“To help our program grow and be successful, our biggest challenge, we are trying to reach 20,000 kids by asking many county and city elementary/middle schools to send a flyer home with their students to inform the parents about our youth program, and the opportunity for their kids to learn wrestling,” Kronable said. “There has been a huge interest from parents.”
The four-month fall program offers practices four days each week from 5:45 to 7:75 p.m. on Monday, Wednesday, Friday, and from 9:00 to 11:00 a.m. on Saturday. Recently, the TWC teamed up with the Tuscaloosa County Park and Recreation Authority. Now, practices and competitions are held at PARA’s McDonald Hughes Community Center.
“McDonald Hughes Facility Manager Brandon McAway sees the value and importance to support our program to help us in achieving the growth of the club, which will allow TWC to get the right positive attention,” Kronable said.
“TWC has recruited five experienced wrestling coaches to our team totaling 10 to help provide more personalized attention to our kids to increase their technical wrestling aptitude,” added Kronable. “Our belief is, you register your child, and pay the monthly dues, then all coaches are available to teach your child or children to wrestle.”
Kronable says it’s important that the kids in the program are given as much one-on-one attention as possible, to help them learn and grow in the sport. He believes life lessons begin on the mat.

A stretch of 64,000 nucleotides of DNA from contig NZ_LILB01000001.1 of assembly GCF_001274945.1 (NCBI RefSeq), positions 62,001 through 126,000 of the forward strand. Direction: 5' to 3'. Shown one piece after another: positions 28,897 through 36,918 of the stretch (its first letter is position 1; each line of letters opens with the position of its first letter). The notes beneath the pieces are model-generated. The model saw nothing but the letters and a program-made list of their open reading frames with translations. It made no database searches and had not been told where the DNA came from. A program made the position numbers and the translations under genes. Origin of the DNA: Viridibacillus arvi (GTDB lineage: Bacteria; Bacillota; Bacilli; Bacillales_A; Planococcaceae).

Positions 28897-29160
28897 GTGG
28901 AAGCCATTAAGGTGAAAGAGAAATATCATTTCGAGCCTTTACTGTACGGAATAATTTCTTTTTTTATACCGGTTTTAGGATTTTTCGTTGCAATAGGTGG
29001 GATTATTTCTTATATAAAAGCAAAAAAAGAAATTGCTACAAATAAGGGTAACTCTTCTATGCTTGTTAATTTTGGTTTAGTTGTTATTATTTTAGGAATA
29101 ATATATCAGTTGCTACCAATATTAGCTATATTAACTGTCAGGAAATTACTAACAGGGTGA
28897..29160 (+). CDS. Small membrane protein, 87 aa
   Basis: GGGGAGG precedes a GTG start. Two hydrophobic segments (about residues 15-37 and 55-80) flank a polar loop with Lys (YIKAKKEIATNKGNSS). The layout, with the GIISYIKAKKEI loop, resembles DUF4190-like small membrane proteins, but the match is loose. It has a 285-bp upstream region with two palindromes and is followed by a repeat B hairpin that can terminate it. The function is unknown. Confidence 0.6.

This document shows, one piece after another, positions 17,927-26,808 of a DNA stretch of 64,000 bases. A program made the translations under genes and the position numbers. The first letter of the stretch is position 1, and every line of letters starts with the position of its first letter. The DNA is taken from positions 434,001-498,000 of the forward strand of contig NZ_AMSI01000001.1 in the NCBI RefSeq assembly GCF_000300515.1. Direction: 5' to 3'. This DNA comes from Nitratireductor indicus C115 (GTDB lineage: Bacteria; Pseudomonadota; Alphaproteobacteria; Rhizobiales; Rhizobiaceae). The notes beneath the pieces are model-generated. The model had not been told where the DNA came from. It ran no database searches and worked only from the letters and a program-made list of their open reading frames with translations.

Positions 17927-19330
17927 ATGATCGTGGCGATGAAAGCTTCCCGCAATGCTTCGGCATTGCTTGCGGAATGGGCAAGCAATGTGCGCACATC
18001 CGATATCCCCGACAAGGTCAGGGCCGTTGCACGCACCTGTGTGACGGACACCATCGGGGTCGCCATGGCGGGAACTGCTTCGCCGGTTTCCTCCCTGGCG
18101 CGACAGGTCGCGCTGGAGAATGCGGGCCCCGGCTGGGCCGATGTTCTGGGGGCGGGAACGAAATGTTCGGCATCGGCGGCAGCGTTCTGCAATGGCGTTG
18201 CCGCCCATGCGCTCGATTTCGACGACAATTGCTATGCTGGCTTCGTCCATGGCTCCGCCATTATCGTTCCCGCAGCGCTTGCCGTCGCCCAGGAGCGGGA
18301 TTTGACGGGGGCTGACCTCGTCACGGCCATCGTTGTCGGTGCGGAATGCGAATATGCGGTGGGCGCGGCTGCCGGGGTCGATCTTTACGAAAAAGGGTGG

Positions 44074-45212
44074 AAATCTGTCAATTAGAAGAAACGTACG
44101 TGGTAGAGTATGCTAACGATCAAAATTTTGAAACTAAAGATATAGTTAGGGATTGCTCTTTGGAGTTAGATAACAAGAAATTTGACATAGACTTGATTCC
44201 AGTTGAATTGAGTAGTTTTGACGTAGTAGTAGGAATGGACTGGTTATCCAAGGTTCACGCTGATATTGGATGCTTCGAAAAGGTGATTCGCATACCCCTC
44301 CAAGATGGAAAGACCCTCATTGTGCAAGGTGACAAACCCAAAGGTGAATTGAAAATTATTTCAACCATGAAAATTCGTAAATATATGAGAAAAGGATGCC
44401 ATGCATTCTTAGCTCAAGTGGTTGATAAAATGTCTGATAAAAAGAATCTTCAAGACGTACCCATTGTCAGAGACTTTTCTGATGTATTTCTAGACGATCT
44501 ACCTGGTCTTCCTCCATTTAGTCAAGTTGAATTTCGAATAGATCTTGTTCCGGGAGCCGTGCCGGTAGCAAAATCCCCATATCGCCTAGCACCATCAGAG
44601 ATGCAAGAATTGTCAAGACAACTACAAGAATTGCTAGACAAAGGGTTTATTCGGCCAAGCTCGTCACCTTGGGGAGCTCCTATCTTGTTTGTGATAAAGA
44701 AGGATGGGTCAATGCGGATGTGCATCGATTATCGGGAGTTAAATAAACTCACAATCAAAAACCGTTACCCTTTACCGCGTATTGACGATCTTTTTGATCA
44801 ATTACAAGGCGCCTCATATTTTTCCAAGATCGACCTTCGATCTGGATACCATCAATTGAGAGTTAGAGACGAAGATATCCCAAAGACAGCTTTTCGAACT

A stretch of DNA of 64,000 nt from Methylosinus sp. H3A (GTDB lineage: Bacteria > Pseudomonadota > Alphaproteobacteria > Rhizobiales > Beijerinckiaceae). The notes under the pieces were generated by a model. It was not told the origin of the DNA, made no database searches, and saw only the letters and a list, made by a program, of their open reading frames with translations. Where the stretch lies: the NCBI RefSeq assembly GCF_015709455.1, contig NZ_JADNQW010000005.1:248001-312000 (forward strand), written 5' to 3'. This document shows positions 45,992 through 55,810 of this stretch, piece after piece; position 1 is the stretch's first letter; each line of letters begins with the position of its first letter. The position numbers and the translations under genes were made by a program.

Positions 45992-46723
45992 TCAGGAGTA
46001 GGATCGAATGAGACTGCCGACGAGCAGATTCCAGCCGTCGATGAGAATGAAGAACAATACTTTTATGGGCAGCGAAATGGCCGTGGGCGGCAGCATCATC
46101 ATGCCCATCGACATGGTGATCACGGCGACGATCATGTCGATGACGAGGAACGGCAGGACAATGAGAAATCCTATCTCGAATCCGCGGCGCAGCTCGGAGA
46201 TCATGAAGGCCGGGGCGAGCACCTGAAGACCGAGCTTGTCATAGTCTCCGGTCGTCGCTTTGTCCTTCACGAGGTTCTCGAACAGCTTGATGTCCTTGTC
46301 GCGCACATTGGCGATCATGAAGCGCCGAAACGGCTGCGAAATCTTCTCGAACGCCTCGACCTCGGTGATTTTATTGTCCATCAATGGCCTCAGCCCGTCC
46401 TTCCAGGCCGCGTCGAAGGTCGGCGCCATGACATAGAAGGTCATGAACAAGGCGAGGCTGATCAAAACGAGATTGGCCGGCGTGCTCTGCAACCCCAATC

“Because our program is structured, and half of the coaches are fathers, our coaching philosophy is striving to conduct ourselves to a higher standard, because we understand the importance of having the right positive influence from being a good role model/mentor,” said Kronable. “Wrestling teaches kids to respect each other and themselves. Our purpose is to help them achieve success by improving their confidence and self-esteem, and setting and completing goals with discipline and hard work, which impacts other areas of their growing lives.”
Many young wrestlers in the area aren’t exposed to the sport until they reach high school – something Kronable hopes to change. He’s also hoping to see more area high schools and middle schools develop their own wrestling programs.
“The biggest objectives of growing our youth wrestling program is to develop the youngsters by providing the proper wrestling foundations and techniques to compete with the Birmingham and North Alabama youth wrestling programs. We also hope to create a feeder system for the high schools once they enroll and compete in their respective high school level,” he said.
The Tuskaloosa Wrestling Coalition’s fall season began on Nov. 1, and those who wish to sign up for the remaining three months can do so. The cost of the program is $50 per month.